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The author uses her poem, 'The Enigmatic Number e,' to show how poetry about the history of mathematics can be used to enrich and enliven mathematics instruction.

A person has a circular yard that is 150 ft. in diameter, and wishes a walk of equal width made round it within the fence...
Three men have a pile of money, their shares being 1/2, 1/3 and 1/6. Each man takes some money from the pile until nothing is left.
Find the two numbers such that multiplying one by the other makes 8 and the sum of their squares is 27
I found a stone but did not weigh it; after I added to it 1/7 of its weight and then 1/11 of this new weight, I weighed the total at 1 mina. What was the weight of the stone?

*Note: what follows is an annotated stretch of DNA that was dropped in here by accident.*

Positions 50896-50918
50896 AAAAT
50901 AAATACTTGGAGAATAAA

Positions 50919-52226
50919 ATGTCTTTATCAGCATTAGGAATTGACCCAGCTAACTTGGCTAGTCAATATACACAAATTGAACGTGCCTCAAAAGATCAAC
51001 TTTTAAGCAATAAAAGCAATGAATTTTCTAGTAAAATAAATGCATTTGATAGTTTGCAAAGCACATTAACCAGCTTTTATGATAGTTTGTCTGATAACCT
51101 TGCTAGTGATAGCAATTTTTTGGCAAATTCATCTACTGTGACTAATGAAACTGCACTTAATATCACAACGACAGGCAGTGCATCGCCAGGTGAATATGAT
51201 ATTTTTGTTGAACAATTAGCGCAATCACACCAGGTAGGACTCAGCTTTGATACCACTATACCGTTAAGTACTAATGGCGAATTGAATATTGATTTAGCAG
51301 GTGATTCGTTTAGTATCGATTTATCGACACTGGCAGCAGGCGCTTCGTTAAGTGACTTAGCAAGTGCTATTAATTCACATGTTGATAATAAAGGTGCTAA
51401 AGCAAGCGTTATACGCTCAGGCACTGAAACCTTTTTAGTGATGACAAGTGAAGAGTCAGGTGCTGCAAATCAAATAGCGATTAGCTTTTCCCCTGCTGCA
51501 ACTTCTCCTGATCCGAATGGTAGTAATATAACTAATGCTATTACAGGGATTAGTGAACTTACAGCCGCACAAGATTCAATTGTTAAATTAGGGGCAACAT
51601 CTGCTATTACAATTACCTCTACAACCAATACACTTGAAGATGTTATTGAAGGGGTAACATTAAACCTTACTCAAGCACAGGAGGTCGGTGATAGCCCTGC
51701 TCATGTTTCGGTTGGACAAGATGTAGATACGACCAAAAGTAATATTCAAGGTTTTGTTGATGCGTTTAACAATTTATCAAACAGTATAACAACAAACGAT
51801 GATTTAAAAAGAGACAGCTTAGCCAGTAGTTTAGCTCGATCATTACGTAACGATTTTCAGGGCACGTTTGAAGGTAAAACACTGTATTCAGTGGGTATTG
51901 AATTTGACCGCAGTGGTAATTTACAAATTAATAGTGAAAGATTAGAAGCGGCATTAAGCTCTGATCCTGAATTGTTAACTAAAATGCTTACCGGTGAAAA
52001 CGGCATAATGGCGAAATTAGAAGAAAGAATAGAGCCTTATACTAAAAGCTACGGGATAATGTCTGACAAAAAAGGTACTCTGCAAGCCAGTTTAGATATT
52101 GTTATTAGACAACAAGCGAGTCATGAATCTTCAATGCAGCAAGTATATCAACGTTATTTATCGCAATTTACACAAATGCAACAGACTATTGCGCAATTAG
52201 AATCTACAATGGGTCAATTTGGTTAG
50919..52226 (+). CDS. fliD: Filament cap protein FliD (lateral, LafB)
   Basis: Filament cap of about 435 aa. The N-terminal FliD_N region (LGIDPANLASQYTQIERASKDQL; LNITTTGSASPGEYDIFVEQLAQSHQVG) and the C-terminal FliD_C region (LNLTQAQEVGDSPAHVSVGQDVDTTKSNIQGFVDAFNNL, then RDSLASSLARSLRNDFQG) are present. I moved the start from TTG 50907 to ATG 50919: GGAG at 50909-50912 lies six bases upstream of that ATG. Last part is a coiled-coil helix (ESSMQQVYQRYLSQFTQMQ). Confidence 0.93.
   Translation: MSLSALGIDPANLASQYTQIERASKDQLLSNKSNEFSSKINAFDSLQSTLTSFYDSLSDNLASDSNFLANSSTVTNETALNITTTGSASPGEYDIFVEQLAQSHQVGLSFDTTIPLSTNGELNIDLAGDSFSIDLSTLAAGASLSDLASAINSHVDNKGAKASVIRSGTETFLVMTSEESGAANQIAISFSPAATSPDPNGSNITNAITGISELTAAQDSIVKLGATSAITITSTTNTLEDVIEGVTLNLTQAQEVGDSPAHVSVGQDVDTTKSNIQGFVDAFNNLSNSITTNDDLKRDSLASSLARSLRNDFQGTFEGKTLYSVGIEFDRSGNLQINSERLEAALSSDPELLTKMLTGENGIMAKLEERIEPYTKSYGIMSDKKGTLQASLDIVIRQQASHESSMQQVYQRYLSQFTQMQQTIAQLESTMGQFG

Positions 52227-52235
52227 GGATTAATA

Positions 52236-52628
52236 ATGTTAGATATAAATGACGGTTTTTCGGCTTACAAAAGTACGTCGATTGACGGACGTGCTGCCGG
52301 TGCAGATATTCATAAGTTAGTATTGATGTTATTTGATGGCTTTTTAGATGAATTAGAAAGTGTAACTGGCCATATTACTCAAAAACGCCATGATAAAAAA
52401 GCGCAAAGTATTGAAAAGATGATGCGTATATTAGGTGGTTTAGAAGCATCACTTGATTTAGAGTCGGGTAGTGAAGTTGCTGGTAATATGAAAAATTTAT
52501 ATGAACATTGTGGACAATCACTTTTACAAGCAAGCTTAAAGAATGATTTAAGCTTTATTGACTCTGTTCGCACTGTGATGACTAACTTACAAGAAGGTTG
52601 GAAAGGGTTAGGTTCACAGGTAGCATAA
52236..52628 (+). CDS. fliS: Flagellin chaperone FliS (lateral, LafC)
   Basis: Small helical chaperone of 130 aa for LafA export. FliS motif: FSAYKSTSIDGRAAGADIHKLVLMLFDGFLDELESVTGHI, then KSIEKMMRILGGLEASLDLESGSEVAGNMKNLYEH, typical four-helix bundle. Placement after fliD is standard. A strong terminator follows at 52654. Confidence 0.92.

How high above the earth must a person be raised that he [or she] may see 1/3 of its surface?
What will the diameter of a sphere be, when its volume and surface area are expressed by the same number?
Prove that the area of a regular polygon can be given by the product of its perimeter and half the radius of the inscribed circle.

Nine examples of using history in the mathematics classroom -- for those who read French!

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